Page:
The Common Core State Standards for Mathematical Practice asks students to look for and make use of structure. Hence, mathematics teacher educators need to prepare teachers to support students’ structural reasoning. In this article, we present tasks and rubrics designed and validated to characterize teachers’ structural reasoning for the purposes of professional development. Initially, tasks were designed and improved using interviews and small pilot studies. Next, we gave written structure tasks to over 600 teachers in two countries and developed and validated rubrics to categorize responses. Our work contributes to the preparation and support of mathematics teachers as they develop their own structural reasoning and their ability to help students develop structural reasoning.
Stacy Musgrave, Cameron Byerley, Neil Hatfield, Surani Joshua, and Hyunkyoung Yoon
John K. Lannin, Christopher Austin, and David C. Geary
Explore two ways that algebra students interpret mathematical expressions. Learn instructional tasks to help students develop meaning.
Katherine Ariemma Marin and Natasha E. Gerstenschlager
Growing Problem Solvers provides four original, related, classroom-ready mathematical tasks, one for each grade band. Together, these tasks illustrate the trajectory of learners’ growth as problem solvers across their years of school mathematics.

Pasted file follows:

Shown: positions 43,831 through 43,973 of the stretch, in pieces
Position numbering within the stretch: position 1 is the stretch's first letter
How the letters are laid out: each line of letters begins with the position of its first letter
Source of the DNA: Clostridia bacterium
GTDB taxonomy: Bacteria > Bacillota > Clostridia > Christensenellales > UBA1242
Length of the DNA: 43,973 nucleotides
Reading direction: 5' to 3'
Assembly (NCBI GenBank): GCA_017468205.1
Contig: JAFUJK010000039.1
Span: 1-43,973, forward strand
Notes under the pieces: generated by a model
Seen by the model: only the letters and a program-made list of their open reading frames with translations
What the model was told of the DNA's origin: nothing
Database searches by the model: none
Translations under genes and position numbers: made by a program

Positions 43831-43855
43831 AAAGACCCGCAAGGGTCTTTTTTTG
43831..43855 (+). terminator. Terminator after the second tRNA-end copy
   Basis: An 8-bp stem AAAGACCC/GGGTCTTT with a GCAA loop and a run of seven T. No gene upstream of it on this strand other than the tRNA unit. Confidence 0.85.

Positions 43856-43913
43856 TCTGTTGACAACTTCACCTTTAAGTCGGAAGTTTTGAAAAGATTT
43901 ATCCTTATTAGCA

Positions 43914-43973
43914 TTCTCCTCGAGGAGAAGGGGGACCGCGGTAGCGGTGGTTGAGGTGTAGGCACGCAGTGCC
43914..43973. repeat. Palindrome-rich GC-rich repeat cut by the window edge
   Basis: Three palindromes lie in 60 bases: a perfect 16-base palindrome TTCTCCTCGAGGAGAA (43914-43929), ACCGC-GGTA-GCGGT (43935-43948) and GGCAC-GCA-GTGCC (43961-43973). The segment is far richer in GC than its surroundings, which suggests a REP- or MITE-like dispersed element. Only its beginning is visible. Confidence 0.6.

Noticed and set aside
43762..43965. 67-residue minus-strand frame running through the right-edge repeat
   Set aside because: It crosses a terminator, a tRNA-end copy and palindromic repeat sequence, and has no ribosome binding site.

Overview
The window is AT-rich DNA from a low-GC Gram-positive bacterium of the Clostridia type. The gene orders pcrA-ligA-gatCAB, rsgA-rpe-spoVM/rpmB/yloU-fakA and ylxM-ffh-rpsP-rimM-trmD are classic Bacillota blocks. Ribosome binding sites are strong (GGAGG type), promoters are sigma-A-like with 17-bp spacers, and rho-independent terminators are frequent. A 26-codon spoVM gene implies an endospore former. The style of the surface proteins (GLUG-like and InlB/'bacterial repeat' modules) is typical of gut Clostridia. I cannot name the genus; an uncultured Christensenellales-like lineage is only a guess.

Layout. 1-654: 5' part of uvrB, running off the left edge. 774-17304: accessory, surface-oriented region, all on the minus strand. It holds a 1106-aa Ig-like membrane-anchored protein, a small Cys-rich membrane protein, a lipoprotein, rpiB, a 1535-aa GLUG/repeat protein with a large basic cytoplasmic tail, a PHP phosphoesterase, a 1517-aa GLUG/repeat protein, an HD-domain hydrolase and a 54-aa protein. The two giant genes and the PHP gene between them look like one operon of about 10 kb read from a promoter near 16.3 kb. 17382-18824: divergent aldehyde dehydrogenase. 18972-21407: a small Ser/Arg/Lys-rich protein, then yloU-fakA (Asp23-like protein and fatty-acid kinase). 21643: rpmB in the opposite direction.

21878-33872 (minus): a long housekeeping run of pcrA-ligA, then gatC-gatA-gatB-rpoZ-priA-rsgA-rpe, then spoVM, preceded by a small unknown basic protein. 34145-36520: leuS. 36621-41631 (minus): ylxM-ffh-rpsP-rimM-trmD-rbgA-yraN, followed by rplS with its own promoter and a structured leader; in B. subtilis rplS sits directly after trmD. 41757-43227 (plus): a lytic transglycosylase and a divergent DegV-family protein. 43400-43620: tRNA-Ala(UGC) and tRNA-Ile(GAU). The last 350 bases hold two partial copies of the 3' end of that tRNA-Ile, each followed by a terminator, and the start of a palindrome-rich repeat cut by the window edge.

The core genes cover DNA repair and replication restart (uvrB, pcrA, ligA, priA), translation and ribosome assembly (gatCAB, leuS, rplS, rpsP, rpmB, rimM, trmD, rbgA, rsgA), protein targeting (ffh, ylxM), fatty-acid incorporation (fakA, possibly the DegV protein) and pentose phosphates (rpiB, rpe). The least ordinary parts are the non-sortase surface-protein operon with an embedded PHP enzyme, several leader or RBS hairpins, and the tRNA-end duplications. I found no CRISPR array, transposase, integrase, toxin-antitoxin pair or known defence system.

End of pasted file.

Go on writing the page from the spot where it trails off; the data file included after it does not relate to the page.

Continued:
Amy Lucenta and Grace Kelemanik
Teaching students to apply structural thinking instead of automatically following procedures and algorithms can result in efficient, elegant strategies and fewer errors.
Michael S. Meagher, Michael Todd Edwards, and S. Asli Özgün-Koca
Using technology to explore a rich task, students must reconcile discrepancies between graphical and analytic solutions. Technological reasons for the discrepancies are discussed.
This piece is a rumination on flow, pattern, and edges/transitions, focusing on polynomials of odd degree and overlaying/underlaying the flow of the graphical structure with a rainbow to suggest the central importance of queer visibility in mathematics.
Nicholas J. Gilbertson
When students encounter unusual situations or exceptions to rules, they can become frustrated and can question their understanding of particular topics. In this article, I share some practical tips.